EarFun Go SP100 Bluetooth Speaker review

We use affiliate links. If you buy something through the links on this page, we may earn a commission at no cost to you. Learn more.


REVIEW – I have been eyeing my younger son’s wireless speaker for a while now, so when the opportunity to review the EarFun Go SP100 speaker came up, I jumped on the chance. Let’s see how it performs under some typical conditions.

What is it?

The EarFun  Go SP100 is a weather resistant Bluetooth speaker with an integral rechargeable battery. Unlike earlier generations of Bluetooth speakers at this price-point, the SP100 support the use of two units for a true stereo experience.

What’s in the box?

The SP100 arrived in a full-color box which highlights the speaker’s specifications.

Inside the box the speaker is wrapped in a electrostatic static insulating pouch and suspended in two blow-molded end caps.  The obligatory reference materials including warranty card and instruction booklet are on top of the speaker. A USB charging cable (USB-A to USB-C) is also included in the box.

Hardware specs

The SP100 features an IPX7 case (no specified rating for dust / particulates, 1 meter submersion for less than or equal to 30 minutes).

The unit is 58 x 171 x 62 mm and weights 430 grams.

Sound comes from  2 40 mm 6 watt speakers and connections are via a 1/16″ stereo socket or via Bluetooth V 5.0. The Bluetooth chip supports A2DP, AVRCP, HFP, and HSP profiles. The SP100 features a 7.4 V 2200 mAh battery which is charged via a USB-C port on the back of the unit.  Both the stereo socket and the charging port are protected by a water-resistant cover.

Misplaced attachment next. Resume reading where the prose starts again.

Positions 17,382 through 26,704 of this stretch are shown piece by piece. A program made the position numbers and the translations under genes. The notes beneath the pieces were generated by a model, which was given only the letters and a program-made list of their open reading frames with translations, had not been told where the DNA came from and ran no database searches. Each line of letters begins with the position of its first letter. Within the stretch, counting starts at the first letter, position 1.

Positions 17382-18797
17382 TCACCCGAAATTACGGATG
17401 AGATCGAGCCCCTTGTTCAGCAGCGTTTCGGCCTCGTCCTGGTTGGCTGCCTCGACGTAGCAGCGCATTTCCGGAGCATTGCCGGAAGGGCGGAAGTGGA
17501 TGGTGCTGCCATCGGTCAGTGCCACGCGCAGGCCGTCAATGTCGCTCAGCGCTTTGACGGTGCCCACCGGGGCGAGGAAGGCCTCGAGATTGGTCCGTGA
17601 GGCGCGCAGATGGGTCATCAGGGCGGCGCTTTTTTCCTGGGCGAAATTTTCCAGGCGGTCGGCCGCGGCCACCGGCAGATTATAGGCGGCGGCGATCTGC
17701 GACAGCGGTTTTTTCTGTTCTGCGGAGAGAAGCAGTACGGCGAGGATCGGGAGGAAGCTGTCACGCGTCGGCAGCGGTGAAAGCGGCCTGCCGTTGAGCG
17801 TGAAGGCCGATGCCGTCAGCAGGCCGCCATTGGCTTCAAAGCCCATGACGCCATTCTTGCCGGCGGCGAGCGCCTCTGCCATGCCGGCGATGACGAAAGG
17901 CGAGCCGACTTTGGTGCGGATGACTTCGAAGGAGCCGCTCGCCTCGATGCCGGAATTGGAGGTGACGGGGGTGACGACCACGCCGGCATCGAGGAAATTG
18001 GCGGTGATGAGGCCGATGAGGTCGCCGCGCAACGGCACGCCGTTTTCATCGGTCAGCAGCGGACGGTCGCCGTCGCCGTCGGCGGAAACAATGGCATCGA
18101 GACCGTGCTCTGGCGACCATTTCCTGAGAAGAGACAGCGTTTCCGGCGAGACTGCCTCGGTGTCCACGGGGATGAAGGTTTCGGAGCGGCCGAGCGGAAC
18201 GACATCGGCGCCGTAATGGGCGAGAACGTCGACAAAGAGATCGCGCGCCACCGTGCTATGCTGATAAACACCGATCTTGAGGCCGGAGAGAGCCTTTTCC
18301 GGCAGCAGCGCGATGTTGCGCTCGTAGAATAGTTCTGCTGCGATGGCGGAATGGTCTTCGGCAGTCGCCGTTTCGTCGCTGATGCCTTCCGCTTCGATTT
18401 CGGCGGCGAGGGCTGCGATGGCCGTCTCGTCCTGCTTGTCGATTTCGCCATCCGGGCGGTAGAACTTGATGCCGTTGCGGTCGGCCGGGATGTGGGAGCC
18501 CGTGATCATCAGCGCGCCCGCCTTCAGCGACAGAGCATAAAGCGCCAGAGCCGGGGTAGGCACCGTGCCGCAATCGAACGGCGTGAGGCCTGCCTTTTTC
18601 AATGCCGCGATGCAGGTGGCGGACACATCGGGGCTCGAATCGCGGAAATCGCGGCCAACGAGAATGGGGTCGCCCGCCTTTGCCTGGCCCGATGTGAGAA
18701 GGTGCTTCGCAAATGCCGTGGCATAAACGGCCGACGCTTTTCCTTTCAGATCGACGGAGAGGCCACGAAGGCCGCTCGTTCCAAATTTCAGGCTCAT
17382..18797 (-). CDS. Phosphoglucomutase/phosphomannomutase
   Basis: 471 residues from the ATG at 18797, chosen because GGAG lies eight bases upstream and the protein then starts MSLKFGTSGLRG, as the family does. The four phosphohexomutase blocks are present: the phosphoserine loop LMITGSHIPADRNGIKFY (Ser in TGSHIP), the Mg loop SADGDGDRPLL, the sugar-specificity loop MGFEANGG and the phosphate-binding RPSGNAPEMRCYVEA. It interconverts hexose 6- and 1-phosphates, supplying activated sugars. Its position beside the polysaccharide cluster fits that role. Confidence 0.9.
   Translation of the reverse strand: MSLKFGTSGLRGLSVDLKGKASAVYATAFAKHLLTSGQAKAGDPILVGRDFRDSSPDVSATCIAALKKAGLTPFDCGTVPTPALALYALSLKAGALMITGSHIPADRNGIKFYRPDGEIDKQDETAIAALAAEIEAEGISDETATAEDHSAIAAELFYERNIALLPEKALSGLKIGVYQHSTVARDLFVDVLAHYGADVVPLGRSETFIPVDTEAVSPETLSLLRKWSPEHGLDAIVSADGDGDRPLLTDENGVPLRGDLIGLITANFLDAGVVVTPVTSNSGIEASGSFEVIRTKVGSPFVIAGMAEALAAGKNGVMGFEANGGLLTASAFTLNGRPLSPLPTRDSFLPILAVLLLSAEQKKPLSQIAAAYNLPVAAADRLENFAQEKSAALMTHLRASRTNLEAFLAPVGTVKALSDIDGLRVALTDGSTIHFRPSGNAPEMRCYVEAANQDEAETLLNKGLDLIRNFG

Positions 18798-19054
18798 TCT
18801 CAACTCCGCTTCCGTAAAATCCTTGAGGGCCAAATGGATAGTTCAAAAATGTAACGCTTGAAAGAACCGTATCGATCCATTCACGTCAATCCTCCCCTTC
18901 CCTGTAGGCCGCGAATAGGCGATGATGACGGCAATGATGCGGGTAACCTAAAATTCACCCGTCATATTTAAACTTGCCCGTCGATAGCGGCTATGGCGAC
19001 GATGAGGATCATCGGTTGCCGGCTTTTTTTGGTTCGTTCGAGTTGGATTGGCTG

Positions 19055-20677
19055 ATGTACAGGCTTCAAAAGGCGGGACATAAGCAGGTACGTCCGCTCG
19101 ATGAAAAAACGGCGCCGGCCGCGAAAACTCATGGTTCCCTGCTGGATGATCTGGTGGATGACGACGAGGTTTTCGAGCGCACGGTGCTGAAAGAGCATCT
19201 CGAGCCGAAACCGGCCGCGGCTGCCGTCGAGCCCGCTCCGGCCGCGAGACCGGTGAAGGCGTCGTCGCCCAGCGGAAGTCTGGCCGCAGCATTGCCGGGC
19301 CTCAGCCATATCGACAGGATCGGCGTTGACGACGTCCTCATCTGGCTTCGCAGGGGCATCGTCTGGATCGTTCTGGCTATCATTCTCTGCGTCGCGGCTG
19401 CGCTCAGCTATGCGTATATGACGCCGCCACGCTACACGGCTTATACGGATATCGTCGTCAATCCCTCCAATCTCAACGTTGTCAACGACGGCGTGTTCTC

Design and features

User Controls

The EarFun Go SP100 has five buttons across the top of the speaker. These are, from left-to-right, power, Bluetooth, multi-function, volume down, and volume up. As one might expect, the power button turns the speaker on and off. The Bluetooth button is used to initiate single or dual speaker pairing (based on how long the button is pressed), and the multi-function button is used to control compatible paired devices (see more below). The volume buttons behave in an intuitive manner.

The multi-function button is used to control play/pause and track skipping when playing music and picking up / hanging up, call decline and call muting when paired with a mobile phone using the headset profile.


Setting up the EarFun Go SP100 is simply a matter of charging the battery using the included cable and pairing the speaker with your favorite device. I was able to successfully pair with multiple different iDevices, two different laptops, and one of my sons’ Android phone. I did not have a second SP100 to test the ability to link one device as right-channel-only and one as left-channel-only.

The only drawback with the Bluetooth setup on the SP100 is that the speaker will only connect to one device at a time, and preferentially picks the last device to which it connected. This means that you will either have to manually disconnect the SP100 or disable Bluetooth on the last device if that isn’t the one you do want to use. This is a common problem among lower-price devices, so it isn’t really a big ding against the SP100.


I tested the SP100 in several settings and it came through with flying colors. I tested the following scenarios:

  • playing music in a quiet room
  • playing music in a loud room
  • playing music outdoors in a quiet setting
  • playing music outdoors in a loud setting
  • playing music in a workshop
  • receiving telephone calls in a quiet setting
  • receiving telephone calls in a loud outdoor area